Yesterday, Nate and I went to the Yale Peabody Museum. They have an exhibit right now called "Big Food." It focuses on obesity and how the foods we eat have changed over the years. They said that the only continent that doesn't have an obesity problem is Sub-Saharan Africa. I thought to myself, "really?  You are going to say Sub-Saharan Africa is our role model?  The reason Sub-Saharan African doesn't have an obesity problem is because they are dying of starvation!"  I thought that was a very poor statement to make. However, it makes me think about our food situation in the world. I honestly believe that there just is absolutely no excuse for there being starving people in the world. No excuse. We have more food than we know what to do with and people are starving?  Another fact that they shared in the exhibit was how much the typical American eats in a year. They said that the average American drinks 45 gallons of soda in a year. That truly astounds me. 45 GALLONS?  They also showed the amount of sugar in different drinks and it almost made we want to throw up. Of course, then I read facts that hit a little closer to home, such as, "the average American eats 8 pizzas in a year" and I think for our household that number would be quite a bit higher. All in all, I enjoyed the exhibit. We saw it right before we went to lunch and we went to Gourmet Heaven where they have a gorgeous salad/fruit bar. And for dessert, we went to Flavors, a self serve frozen yogurt place where you put on your own toppings, etc. It was quite tasty! 

Wednesday, July 11, 2012

Seeing the Body as a Machine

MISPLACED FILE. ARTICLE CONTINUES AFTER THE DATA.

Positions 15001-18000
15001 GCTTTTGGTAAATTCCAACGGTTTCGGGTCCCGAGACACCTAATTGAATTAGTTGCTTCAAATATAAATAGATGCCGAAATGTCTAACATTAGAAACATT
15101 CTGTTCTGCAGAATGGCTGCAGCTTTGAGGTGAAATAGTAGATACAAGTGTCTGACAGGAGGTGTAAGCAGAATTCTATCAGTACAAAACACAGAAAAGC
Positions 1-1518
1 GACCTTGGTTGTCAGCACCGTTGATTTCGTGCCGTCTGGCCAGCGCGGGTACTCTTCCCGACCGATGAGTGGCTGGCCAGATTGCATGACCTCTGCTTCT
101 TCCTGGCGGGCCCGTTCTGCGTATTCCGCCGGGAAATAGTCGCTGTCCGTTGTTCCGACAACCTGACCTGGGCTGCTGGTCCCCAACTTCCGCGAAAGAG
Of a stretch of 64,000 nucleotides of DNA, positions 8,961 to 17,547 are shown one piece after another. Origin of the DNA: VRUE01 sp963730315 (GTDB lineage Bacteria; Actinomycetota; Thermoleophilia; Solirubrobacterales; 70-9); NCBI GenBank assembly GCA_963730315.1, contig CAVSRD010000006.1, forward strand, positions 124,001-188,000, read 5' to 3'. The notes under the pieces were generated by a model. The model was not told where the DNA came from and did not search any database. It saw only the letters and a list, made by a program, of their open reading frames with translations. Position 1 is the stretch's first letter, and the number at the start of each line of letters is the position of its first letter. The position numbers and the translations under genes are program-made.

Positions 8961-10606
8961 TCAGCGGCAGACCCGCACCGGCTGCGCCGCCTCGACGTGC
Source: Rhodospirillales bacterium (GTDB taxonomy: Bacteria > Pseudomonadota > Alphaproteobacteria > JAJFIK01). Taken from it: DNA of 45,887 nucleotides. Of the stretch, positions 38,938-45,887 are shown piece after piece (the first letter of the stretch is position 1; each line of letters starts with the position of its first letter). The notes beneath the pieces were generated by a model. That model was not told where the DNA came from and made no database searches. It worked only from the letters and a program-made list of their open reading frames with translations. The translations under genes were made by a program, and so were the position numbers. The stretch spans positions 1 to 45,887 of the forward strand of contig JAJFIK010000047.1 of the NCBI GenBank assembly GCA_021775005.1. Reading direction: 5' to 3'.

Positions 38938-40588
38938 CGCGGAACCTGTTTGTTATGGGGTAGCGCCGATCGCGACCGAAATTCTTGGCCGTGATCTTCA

I was shocked to find out that someone close to me was diagnosed with Type 2 Diabetes this week. Shocked because this person is the picture of perfect health. He works out regularly and is thin - just not what you picture of someone being diagnosed with such a disease. It certainly was a reminder to me that my body is a machine. It propels us - getting us from one place to another. If a machine is properly cared for, it runs well. It does what it's supposed to do and works efficiently. When it isn't given the correct fuel or cared for, it stops and will eventually break down. The other day I ate like there was no tomorrow. I ate carbs like they were going to be outlawed and I went to bed and woke up the next morning feeling "broken down." I was sluggish and cranky. However, the next day, I ate correct portions and I ate a well balanced diet and I felt great!  I accomplished so much!  It was amazing the difference that I felt just in one day - all because of the way I fueled this machine of mine. In hearing my friend's diagnosis, and with a family history of diabetes stacked against me as well, it is imperative for me to eat clean whole foods and stay away from the processed garbage that so often entices. "Just this once" and "it won't make that much of a difference" are the excuses and negative talk that I hear in my head when I'm tempted to eat the crap. I look at my friend who is now in the process of looking at everything he eats with a critical eye and I realize each choice matters - big and small.